When I was in college, I picked up a book titled The Girl’s Guide to Absolutely Everything while shopping at my local bookstore. It wasn’t recommended to me; I had never heard of the author, Melissa Kirsch, before; and I didn’t have many expectations for how good it would be; but, this book ended up being one of the best things I have ever read. It is filled with so many life lessons I found truly priceless.

I’ve come back to The Girls Guide to Absolutely Everything many times over the years. In fact, I loved it so much that I bought copies for two of my closest girlfriends for Christmas one year. I also recently purchased Kirsch’s second edition, The Girl’s Guide, and gave it a re-read this year.

This book is advertised as “a colossal cheat sheet for your post-college years…” and it truly is. It’s written for women in their twenties and thirties and outlines tips, tricks, lessons, and expert advice from doctors, therapists, and other professionals in the following categories:

  • Health and Body Image
  • Career and Work
  • Money and Finance
  • Etiquette
  • Friendships
  • Dating, Sex, and Romance
  • Family
  • Spirituality
  • Home Economics
  • Fashion

This book has served me in different ways during various seasons in life, and I have no doubt it can help you too! If you’ve ever wanted to refer to a single source for how to write an outstanding cover letter and tips for hosting a memorable gathering, Kirsch is your girl. Her guide to life covers everything under the sun and then some!

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Here are fifteen of my favorite life lessons from The Girl’s Guide:

1. Life is short.

Spend your time doing things that actually make you like yourself. Wear clothes you like. Keep hobbies you enjoy. Ditch the BS.

2. When you’re in a bad mood, put on your favorite outfit.

It doesn’t matter if you’re menstruating, you woke up on the wrong side of the bed, or the weather sucks. Your favorite clothes will make you feel better.

3. Find the type of exercise you actually love.

There’s one simple secret to finding a successful exercise regimen: if you hate it, you’ll give up; if it makes you feel good, you’ll stick with it.

4. There are millions of reasons to go to therapy — none of which mean you’re crazy.

Maybe you’re dealing with a loss. Or a bad break-up. Or an eating disorder. Whatever your reason, talk to a professional and stop feeling guilty about it. You’re there to try to make your life better. No explanation necessary.

5. Don’t fret because you didn’t luck your way into your dream job.

There’s no one-way career path. Where you start will likely not be where you end up. In the meantime, every job has something to teach you, so take the job.

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6. Manage your digital reputation.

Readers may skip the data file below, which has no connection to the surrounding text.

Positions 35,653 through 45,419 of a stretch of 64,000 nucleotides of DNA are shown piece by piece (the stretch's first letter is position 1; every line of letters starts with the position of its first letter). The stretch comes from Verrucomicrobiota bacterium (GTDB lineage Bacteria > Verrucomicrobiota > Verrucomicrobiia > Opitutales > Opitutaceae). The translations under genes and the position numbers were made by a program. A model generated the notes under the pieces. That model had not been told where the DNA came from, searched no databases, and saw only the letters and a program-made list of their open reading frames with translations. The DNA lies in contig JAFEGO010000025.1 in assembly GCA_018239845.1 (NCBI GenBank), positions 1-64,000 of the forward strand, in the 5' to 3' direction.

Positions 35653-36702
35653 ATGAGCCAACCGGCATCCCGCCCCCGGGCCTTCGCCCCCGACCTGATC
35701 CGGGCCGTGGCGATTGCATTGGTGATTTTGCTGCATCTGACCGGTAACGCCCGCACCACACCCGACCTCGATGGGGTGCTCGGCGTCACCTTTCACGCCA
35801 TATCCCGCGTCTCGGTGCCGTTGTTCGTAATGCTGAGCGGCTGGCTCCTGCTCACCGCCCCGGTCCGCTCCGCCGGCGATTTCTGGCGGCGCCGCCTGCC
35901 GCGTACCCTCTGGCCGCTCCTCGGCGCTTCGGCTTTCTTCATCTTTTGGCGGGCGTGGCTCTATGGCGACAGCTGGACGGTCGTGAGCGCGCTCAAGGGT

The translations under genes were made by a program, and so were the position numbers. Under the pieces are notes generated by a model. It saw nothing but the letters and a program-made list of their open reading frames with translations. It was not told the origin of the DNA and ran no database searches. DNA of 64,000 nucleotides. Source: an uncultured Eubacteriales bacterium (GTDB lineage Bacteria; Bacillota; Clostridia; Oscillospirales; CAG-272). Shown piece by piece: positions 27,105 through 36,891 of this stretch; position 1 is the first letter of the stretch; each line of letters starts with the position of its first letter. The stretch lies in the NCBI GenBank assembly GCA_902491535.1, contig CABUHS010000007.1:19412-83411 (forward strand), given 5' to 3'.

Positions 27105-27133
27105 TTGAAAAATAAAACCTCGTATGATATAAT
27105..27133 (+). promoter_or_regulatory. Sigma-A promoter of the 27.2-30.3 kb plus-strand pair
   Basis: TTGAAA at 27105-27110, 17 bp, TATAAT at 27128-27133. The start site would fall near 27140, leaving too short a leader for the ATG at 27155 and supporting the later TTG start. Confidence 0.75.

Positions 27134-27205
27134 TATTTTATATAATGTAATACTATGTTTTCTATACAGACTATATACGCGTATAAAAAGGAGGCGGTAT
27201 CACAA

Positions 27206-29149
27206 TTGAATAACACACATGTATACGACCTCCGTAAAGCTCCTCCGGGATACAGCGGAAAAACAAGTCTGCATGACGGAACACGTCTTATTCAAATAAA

Delete, hide, bury, or untag yourself from any digital debris surrounding your name. Make sure you’re representing your best self online in case future employers come across your info.

7. Think of budgeting like dieting.

The goal is to create a healthy diet, not to starve. You should feel good about the things you trim from your budget, not punished or pained.

8. Don’t pass out your business card like it’s Halloween candy.

It makes you seem inexperienced and overeager. Only distribute it to people you suspect will actually use it.

9. Never refuse or deflect a compliment.

Not only is it selfish, but it also invalidates someone’s opinion. Instead, do the following: accept the compliment; believe you are worthy of being complimented; respect the opinion of the person complimenting you; thank them (and mean it).

10. Friends are a little like shampoo.

Sometimes they stop being functional and you need to change brands for a while.

11. You can be your own person in your family.

When it comes to family, remember: just because you came from the loins of your parents doesn’t mean you need to tread in their footsteps.

12. Get to know lots of people.

You can never tell who your next bosom chum might be, or who’s going to drop genius advice.

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13. Loving yourself first.

Or at least having a generally positive opinion of yourself— it is an important prerequisite to having a healthy relationship with someone else.

14. Learn to cook for yourself.

Cooking and eating food you prepare is one of the most fundamental ways you can literally nurture yourself.

15. Now and then, do a tech fast.

Spend an afternoon (or a full day) without screens so you can concentrate on the world around you. A tech fast is a radical act of self-preservation and self-love.

Hankering for more wisdom from Kirsch? Order a copy of The Girl’s Guide and go wild! I promise, you’ll find your own life lessons to employ and live by.

Disclaimer: this post was not sponsored. I voluntarily reviewed “The Girl’s Guide” to demonstrate my appreciation for this body of work and share Kirsch’s practical life hacks with the GenTwenty audience.